We’ve talked many times previously about heart disease in both cats and dogs. Dogs usually make it a little easier for us veterinarians to spot because they tend to follow the book in terms of heart disease. Canine heart disease is often indicated by a heart murmur, but in cats, this isn’t always the case.
Cats have heart murmurs that are completely innocent, or they can have advanced heart disease without even the faintest of murmurs. This is concerning to me both as a veterinarian and as a cat owner because undetected heart disease can lead to a very serious emergency called feline aortic thromboembolism (FATE), or saddle thrombus.
The aorta is a very large artery that carries blood from the heart. It travels down the back and then splits at the hind end of our pets to supply both hind legs with blood. The area where the aorta splits is known as the “saddle.” When heart disease is present, there is usually turbulent blood in the heart. Turbulent blood favors the formation of blood clots in the heart, off of which tiny clots can break and travel in the bloodstream. When a blood clot lodges in the saddle area, we call this a saddle thrombus.
A clot in the saddle region cuts off blood supply to the hind legs of the affected cat. This condition is extremely painful for the cat. Affected cats are generally paralyzed in one or both hind legs and vocalize loudly in pain. This condition is an emergency – if your cat displays symptoms like these, get him to your regular veterinarian or emergency clinic as soon as safely possible.
Sadly, 75% of cats that present with a saddle thrombus had previously undetected heart disease – that’s how good cats are at hiding their problem.
The prognosis for saddle thrombus is variable and depends largely on the general health of the cat, and whether heart failure is present. Most cats are likely to have a repeat saddle thrombus at some point in their lives, so therapy will begin to try to combat that possibility.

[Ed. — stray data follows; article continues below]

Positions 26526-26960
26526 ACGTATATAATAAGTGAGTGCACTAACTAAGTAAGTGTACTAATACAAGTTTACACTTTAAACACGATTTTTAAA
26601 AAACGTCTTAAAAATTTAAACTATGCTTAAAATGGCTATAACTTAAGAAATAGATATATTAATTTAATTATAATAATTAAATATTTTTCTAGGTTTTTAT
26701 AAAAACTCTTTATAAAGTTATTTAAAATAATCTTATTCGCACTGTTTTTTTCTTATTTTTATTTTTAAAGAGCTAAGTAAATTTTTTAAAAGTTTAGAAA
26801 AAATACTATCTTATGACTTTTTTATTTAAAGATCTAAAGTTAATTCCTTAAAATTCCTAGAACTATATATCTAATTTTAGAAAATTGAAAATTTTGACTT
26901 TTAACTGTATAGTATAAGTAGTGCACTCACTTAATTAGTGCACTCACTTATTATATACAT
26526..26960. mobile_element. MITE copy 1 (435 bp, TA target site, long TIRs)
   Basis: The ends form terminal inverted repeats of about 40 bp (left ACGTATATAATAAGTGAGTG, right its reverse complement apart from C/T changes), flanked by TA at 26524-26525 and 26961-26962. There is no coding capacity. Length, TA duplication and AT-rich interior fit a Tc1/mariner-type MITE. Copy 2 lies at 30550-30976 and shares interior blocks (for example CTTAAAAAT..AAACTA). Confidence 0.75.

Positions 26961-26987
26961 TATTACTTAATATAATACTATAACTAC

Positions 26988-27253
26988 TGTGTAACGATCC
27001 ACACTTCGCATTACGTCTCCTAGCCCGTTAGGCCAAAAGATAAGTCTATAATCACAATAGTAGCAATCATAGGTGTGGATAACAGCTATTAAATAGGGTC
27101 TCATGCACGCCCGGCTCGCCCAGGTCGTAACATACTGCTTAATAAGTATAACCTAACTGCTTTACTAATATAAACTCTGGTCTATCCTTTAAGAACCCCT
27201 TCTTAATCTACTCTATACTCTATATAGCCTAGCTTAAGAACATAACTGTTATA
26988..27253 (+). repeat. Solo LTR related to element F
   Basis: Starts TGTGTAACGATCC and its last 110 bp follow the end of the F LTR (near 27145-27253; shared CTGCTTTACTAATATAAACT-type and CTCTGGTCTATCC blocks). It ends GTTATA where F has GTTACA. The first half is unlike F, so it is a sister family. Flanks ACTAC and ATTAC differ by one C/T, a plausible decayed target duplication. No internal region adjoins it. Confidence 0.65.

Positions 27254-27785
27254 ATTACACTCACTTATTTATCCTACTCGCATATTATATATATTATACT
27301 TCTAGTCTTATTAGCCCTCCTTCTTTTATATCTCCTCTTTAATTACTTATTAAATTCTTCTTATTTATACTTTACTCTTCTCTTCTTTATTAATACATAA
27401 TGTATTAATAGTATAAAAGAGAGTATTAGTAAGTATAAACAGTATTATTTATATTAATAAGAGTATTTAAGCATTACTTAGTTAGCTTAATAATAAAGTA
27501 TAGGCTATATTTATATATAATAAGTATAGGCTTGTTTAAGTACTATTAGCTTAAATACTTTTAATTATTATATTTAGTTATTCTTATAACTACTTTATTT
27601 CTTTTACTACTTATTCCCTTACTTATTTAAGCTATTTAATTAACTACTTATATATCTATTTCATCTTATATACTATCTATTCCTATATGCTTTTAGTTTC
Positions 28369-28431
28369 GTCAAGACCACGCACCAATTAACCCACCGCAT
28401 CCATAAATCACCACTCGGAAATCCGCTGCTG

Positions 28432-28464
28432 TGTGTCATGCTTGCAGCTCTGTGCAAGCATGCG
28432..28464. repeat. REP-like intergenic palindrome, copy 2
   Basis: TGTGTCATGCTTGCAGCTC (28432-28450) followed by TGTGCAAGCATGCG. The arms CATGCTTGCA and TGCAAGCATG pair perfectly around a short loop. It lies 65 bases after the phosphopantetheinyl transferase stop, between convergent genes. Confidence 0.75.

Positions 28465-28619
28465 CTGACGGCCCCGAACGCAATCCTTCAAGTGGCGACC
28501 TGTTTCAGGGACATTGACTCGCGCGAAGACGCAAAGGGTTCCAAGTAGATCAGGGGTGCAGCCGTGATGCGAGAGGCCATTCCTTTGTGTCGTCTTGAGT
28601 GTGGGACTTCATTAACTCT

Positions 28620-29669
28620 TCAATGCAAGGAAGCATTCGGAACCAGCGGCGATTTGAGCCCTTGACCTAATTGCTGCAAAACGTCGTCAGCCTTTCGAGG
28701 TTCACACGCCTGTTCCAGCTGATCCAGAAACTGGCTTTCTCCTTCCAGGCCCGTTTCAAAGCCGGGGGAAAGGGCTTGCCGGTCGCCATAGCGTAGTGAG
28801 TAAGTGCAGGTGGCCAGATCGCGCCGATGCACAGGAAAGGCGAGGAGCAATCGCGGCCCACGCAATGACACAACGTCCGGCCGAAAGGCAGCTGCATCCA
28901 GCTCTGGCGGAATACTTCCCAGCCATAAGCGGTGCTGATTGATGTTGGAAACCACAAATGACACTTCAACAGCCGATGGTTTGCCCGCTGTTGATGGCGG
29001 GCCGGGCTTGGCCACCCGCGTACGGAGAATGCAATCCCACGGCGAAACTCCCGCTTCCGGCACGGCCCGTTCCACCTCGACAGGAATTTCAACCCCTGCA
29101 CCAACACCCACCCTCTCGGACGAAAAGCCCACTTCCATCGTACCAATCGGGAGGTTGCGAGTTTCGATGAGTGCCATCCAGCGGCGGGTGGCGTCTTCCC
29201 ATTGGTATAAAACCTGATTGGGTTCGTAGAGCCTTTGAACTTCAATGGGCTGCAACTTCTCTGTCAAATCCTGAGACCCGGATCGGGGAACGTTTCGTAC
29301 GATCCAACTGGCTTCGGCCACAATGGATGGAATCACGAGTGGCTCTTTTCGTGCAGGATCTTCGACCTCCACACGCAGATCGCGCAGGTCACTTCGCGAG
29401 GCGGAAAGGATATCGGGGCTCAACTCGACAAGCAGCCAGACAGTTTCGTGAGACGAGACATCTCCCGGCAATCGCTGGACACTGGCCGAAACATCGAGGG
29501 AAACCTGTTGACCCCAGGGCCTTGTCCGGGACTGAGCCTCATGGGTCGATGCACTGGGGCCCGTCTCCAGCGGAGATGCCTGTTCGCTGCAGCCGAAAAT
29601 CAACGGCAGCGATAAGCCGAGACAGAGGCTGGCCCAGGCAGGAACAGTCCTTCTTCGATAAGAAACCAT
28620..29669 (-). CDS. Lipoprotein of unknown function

The first order of business in treating a saddle thrombus is to address the pain. Your veterinarian will want to give pain medications to help your kitty rest a little more comfortably before delving into other treatments. The next thing on the agenda is to try to dissolve the clot to restore normal blood supply to the hind legs. During this time, your cat will need to stay in the hospital, where he will receive anti-coagulants, pain medications and other supportive therapy.
If the clot can be dissolved, management options will then be discussed. Your vet will likely recommend an echocardiogram to assess the heart. Medications to treat heart disease will be started to help the heart perform more efficiently, and anti-coagulant drugs such as aspirin or Plavix will help prevent future thromboembolic events.
Sadly, depending on the severity of the case, successful treatment of this condition is not always possible. Your veterinarian will present all of the options and together you can decide on the best one for your family.